He says comparisons with Jermain Defoe, who went the other way when Bobby arrived in January, are futile, and explains:
"They are different types of players; I am hoping Bobby will prove himself a hero here but in a different way from Jermain.
"There are not many Jermain Defoes about anywhere because if you give it to the wee fellow he will score goals.
"Bobby is a different kind of player, probably a more intelligent footballer as such, so he has got a heck of a lot of pluses as well.
"He is his own man and he is not here to replace Jermain Defoe - and he has proved that."
Bobby scored on his home debut against Cardiff, but, self-critical that he is, was not too happy with his overall performance.
That a player who scores the winning goal in front of his own fans can still admit to being dissatisfied is a measure of the high standards Bobby sets for himself - and that Alan Pardew also demands.
"I was disappointed in Bobby in the first half," says Alan, "but in the second half when he had that clear chance I was pleased he kept his cool - because a lot of players would have snatched at that opportunity."
Peter admits that there were worries, with the Cardiff game being so tight, that the game might slip away, and adds:
"There was a bit of concern because we hit the woodwork but it turned out to be a perfect day."
Peter admits that, although Gabbidon could have gone off for a foul on Bobby, Tomas Repka could also have been shown the red card for his spat with the referee.
"We were fortunate that Tomas wasn't sent off so we got to be fair and it evened itself out," he says.
"We were disappointed with Tomas and we told him in no uncertain terms that it won't be accepted because he is too important to us."
Peter is also full of praise for Tomas' fellow centre half Christian Dailly, who played with 14 stitches in his forehead, and adds:
"He did fantastically and that is the spirit you have got to have in the team; that is something we have in abundance - everyone wants to play and is keen to do well.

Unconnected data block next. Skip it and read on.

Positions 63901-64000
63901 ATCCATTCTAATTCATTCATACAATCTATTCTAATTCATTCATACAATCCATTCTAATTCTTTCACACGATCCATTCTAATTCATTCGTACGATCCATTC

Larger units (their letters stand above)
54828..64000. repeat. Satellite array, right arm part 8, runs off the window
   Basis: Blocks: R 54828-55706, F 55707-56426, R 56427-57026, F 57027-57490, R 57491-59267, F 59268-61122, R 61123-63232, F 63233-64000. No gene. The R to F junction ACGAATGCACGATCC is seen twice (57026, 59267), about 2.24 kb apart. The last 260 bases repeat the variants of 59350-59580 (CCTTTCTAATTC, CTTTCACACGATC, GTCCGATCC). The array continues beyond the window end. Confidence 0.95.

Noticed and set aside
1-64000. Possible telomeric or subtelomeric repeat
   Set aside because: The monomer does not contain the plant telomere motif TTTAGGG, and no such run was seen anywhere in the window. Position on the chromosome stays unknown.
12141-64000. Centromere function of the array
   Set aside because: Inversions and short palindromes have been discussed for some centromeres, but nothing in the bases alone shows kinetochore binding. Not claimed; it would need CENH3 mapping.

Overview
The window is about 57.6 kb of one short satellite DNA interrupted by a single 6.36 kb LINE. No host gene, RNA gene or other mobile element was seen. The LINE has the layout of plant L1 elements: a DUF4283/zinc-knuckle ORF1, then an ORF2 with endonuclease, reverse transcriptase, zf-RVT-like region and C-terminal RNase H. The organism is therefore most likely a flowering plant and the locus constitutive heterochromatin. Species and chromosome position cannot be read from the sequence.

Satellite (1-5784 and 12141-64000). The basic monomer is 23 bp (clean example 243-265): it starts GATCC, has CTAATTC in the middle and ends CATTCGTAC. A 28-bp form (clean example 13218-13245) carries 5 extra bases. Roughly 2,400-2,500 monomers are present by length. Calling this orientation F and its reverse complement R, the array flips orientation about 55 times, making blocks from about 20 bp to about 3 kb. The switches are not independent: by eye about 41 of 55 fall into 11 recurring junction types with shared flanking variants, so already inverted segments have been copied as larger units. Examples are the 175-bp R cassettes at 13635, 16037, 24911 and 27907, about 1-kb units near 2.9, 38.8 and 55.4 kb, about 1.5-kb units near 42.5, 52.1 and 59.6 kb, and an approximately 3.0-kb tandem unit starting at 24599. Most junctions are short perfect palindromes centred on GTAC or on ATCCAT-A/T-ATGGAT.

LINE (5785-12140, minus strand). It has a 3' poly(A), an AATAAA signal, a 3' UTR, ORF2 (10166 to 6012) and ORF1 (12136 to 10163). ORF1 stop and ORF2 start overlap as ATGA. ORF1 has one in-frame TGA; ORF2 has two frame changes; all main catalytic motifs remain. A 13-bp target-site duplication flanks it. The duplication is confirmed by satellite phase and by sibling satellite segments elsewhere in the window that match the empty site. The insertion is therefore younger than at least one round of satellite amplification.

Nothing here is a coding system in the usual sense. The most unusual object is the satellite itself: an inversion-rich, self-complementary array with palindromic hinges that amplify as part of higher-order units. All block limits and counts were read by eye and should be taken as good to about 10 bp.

"If we can match that with the quality we have we can go places; we need to put a consistent run together."
On to Burnley, then, and Peter's assessment of that.
"We were frustrated, not because we didn't do things well, because there were periods when we were very good, especially in the first half," he opines.
"In the second half we sort of stepped off the gas a little bit and it was disappointing because we were missing that little bit of fire and drive.
"We thought we could quicken the tempo later in the game and we thought the game was there to be won.
"But fair play to them, they kept battling away and if you don't put the ball in the net with the chances we had early doors, it can work against you, and they got the goal.
"Although we were disappointed with some of the aspects of the play at times in the first half we looked phenomenal.
"One thing we have to mention is that there was no lack of effort; sometimes it is a lack of the quality of what we are doing, not the quantity of it, and that is what we have to eradicate.
"Sometimes we do extra work doing nothing and once we get them working as a team - it is not about individuals - that is how we are going to win the championship.
"You have to do it week in, week out, day in, day out in your training.
"The boys are buying into that - and they came in at half time disappointed and at full time disappointed.
"That is a plus because that means they know we have to turn these draws into victories."
Peter feels progress is being made, though, and adds:
"There is a lot more to come and you always pick things that have got to improve even when you play ever so well.
"Everybody does that when they are losing, the most important thing is to do that when you are winning.
"People keep saying to me this game is important or that game is important but the first game of the season is important and the last game of the season is - and everything in between.
"All the more so when you are a big club when you have to win every game - we have got the players capable of doing that home and away and we have to do that on the pitch.
"We didn't take our chances at Burnley, and maybe the legs went a little bit late in the game; we became second to things and we have got to be better than that if we want to win at places like that.
"We could have lost that game - although we are disappointed we didn't win it."
Peter was delighted with the support - over 1,500 - at Turf Moor, and adds:
"People forget that - because you are a big club, they expect it.
"I think it is phenomenal; they went all that way and then had to travel back to go to work the next day.
"We cannot thank them enough; I am not just saying that because I want them on our side.
"I think that is what frustrates the players all the more when we don't win, the fact that the support is so good.
"But we have two home games coming up now and that support will have a massive influence on how we play, and a massive influence on the opposition as well.
"Hopefully we can turn it into a fortress at Upton Park because we are certainly getting the backing away from home, that is for sure.
"We have got to look to win every game from now to the end of the season, home or away; that is because of the quality of players we have got.
"Other teams are quite comfortable going away and getting a point but victories are our Holy Grail to get to the Premiership - and there will be no stone unturned.
"There is no faulting the effort or commitment - it is just the way it is channelled at times."